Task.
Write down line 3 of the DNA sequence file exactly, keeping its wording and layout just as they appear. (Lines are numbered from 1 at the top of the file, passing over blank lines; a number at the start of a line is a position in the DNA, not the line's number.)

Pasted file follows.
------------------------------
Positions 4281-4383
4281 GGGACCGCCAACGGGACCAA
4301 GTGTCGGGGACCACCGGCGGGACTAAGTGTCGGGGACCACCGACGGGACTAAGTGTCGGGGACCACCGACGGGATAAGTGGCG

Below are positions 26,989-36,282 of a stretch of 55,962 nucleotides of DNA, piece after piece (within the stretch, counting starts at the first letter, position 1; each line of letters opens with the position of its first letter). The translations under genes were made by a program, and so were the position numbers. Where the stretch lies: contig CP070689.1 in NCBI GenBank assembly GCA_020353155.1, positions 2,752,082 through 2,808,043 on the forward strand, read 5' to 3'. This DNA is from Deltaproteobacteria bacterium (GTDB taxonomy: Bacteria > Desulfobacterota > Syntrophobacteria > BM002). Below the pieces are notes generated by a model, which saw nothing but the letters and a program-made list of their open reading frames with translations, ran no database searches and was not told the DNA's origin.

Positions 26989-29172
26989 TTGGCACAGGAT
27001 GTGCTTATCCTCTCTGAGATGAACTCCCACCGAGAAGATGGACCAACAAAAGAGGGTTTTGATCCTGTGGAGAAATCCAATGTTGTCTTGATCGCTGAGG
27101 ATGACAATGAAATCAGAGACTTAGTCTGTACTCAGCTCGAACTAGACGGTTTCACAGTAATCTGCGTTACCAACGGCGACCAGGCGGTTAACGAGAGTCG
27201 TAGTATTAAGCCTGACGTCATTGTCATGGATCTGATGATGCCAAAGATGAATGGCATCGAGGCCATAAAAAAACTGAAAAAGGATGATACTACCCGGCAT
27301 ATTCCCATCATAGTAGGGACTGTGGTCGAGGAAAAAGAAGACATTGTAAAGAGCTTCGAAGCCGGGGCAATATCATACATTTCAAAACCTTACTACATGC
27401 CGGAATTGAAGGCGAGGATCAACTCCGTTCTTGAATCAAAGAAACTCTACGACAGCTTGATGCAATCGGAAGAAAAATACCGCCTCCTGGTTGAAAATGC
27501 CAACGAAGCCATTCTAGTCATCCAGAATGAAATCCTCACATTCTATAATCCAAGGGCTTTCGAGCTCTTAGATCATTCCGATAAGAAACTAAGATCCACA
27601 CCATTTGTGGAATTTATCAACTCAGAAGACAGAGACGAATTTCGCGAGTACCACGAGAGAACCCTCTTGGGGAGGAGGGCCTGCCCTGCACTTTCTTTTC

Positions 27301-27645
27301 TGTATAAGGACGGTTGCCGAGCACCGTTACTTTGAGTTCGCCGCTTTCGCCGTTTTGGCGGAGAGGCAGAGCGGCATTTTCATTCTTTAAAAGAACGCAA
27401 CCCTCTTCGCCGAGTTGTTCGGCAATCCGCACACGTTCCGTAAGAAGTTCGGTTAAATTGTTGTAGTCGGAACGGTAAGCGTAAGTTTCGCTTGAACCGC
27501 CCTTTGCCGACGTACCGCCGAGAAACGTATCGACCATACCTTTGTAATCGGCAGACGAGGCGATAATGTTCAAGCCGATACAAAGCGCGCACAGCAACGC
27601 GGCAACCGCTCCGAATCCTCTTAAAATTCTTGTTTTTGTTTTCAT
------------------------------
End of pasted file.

4301 GTGTCGGGGACCACCGGCGGGACTAAGTGTCGGGGACCACCGACGGGACTAAGTGTCGGGGACCACCGACGGGATAAGTGGCG